David McCullough Jr., an English teacher at Wellesley High School in Massachusetts, braving persecution by the “politically correct” and the “everybody is a winner” factions of contemporary society, told the 2012 graduating Class, “You are not special. You are not exceptional.” His full commentary is worth a read. How long it will take to tie his remarks to the election results in Wisconsin this past week is as yet unknown, but watch for it.
Being aroused as I am by numbers, large and small, in addition to delighting in the substance of his speech, I focused on a calculation he made, described as follows, “…So think about this: even if you’re one in a million, on a planet of 6.8 billion that means there are nearly 7,000 people just like you….” Interesting point, even if he rounded up a bit. (I get 6,800, but why quibble?) Coming as it does on the heels of my recent postings on the Big Bang, quarks and leptons, none of which I am certain he read, I nevertheless find my mind racing over the import of his assertion.
Suppose we really have 7,000 or so people out there just like us. What does that actually mean? That they look like us? No, that’s too weird — but it does explain my Doppelgänger (German for “double walker”) reference, as they are reputed to be a paranormal double of a living person, typically representing evil or misfortune. In contemporary vernacular it can be any double or look-alike of a person, sans the evil taint.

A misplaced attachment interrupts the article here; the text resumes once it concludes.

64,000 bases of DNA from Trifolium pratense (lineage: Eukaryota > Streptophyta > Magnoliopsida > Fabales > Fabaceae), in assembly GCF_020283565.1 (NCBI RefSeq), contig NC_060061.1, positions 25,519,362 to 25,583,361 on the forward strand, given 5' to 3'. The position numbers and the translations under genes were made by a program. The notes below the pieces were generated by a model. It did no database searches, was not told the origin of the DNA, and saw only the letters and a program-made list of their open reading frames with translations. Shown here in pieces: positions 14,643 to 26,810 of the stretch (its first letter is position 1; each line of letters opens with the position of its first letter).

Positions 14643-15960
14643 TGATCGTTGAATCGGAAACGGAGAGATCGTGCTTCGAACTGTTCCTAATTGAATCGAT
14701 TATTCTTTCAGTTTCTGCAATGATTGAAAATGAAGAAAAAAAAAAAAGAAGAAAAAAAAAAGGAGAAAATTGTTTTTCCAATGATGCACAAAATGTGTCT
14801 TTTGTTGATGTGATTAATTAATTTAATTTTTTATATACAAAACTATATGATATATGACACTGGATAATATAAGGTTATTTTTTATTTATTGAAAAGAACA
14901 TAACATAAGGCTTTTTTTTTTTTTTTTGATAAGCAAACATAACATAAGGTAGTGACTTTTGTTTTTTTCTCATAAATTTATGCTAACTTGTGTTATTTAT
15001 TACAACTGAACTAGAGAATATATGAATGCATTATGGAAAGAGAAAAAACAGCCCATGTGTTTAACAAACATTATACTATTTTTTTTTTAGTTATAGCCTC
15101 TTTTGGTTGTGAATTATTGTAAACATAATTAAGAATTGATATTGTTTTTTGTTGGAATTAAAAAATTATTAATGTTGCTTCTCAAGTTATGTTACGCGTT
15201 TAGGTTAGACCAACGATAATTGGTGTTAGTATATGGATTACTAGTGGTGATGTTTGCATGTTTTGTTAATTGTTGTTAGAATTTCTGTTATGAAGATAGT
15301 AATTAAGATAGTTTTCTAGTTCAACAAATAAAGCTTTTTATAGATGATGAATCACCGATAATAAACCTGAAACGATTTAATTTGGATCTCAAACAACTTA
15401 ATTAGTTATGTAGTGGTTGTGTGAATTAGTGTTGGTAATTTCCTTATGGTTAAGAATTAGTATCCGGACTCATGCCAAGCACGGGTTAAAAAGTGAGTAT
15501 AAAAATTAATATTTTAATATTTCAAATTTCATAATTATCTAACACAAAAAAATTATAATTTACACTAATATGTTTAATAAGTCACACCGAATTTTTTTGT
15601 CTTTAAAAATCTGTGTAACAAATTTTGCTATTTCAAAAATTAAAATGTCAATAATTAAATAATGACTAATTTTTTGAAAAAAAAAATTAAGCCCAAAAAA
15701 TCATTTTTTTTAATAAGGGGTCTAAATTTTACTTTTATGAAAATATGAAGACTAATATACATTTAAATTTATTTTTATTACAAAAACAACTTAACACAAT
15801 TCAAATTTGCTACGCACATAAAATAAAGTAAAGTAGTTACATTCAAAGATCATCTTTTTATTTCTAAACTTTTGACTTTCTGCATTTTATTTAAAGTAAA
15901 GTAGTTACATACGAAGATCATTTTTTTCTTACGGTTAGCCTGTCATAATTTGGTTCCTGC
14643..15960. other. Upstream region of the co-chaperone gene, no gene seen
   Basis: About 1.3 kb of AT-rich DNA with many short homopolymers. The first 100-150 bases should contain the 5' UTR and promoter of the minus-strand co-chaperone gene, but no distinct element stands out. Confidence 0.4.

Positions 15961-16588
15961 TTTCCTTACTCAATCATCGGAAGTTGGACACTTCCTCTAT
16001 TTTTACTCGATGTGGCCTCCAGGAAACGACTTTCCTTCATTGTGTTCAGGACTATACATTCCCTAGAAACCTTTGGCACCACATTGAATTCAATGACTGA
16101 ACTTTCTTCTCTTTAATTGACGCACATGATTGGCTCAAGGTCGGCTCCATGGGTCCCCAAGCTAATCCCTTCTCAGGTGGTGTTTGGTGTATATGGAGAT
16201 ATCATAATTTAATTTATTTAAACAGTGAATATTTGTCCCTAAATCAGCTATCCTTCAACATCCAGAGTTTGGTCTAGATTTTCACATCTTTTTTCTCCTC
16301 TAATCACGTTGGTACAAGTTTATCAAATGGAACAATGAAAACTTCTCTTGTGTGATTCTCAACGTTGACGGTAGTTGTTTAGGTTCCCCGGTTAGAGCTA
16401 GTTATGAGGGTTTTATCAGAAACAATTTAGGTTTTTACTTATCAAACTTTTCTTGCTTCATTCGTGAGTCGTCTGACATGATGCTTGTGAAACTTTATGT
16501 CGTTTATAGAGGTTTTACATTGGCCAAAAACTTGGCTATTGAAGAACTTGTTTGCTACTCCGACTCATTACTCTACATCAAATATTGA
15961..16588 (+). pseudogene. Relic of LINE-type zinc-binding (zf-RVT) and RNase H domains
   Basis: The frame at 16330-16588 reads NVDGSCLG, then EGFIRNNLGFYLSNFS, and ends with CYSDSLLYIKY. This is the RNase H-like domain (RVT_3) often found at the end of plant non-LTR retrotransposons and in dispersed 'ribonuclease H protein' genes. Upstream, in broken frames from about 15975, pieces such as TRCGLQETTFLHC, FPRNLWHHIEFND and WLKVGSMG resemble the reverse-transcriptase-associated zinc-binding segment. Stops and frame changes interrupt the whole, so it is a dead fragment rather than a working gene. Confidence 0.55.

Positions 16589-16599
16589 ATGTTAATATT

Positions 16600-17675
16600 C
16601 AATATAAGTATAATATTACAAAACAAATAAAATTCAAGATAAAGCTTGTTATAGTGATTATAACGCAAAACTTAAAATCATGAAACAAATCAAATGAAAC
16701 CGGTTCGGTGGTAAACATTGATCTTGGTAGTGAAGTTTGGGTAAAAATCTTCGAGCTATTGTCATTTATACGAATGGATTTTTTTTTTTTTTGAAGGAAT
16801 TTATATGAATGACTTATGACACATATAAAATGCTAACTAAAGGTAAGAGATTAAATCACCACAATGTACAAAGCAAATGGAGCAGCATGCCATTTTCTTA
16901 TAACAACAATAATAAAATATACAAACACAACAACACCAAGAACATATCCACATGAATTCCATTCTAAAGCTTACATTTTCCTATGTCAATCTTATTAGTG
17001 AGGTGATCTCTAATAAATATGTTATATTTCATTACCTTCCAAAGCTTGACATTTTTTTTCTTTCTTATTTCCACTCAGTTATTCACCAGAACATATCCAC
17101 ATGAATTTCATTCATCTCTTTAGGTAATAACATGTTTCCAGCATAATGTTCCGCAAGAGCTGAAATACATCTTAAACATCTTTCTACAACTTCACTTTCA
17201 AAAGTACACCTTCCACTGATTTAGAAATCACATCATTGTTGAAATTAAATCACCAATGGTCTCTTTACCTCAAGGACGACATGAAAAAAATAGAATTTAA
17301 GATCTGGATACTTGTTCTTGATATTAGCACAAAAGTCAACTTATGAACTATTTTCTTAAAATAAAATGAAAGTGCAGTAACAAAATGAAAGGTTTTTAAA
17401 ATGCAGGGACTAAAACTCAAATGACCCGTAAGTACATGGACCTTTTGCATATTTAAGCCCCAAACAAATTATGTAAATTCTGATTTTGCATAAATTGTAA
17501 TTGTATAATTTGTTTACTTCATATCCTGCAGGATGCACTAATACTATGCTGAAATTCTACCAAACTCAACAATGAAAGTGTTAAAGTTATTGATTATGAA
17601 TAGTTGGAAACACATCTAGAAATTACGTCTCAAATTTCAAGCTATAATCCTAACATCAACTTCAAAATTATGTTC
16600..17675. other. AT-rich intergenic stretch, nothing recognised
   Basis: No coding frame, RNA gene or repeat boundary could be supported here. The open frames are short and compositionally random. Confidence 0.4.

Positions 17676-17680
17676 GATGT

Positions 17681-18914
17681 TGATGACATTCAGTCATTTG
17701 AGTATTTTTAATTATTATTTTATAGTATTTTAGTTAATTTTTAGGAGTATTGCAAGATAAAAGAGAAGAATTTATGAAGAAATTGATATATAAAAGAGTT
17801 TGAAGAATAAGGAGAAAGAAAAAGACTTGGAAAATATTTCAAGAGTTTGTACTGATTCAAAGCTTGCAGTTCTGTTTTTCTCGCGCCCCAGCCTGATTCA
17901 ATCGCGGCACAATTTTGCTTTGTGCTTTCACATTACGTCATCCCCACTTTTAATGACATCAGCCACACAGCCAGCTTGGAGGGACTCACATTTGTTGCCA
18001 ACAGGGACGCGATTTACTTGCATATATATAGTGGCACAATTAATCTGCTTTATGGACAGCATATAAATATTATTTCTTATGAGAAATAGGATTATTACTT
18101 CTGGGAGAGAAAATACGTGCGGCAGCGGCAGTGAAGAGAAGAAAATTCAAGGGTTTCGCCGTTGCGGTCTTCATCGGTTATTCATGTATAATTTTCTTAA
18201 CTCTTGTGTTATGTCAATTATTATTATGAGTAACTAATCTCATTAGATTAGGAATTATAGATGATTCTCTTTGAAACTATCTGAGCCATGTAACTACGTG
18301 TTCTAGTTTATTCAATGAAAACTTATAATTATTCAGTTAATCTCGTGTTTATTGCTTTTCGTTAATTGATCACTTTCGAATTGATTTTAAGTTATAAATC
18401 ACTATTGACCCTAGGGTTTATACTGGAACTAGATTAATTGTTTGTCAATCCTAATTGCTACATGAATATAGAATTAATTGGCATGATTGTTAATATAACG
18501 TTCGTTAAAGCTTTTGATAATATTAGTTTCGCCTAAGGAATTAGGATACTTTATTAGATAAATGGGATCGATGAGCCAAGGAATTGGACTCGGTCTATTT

No, I believe the reference is to the notion that there are many out there who experientially, personality wise and philosophically are remarkably similar to us, even if we never met. How can that be? If you ponder it a bit, it’s not as far fetched a notion as you might think. In the age of radio, television, computers, cell phones, internet and constant sharing of information, anyone and everyone who partakes in those media read the same notions (whether true or not); view the same television shows, movies and web-sites, hear the same talk and end up forming opinions on a multitude of things that are common to a multitude of other viewers and listeners. Accordingly, it seems to make some rough sense that a few thousand or so conglomerations of quarks and leptons, out of 6.8 billion, will be in accord with me on everything. Now I don’t feel so disagreeable. How they found out about the “Pasta Rules” is presently beyond me. Which reminds me, I am getting pressure from Mo to post an actual recipe, lest I not live up to my billing on this site. I’ll go do that. My Doppelgängers can post a comment and let me know you’re out there.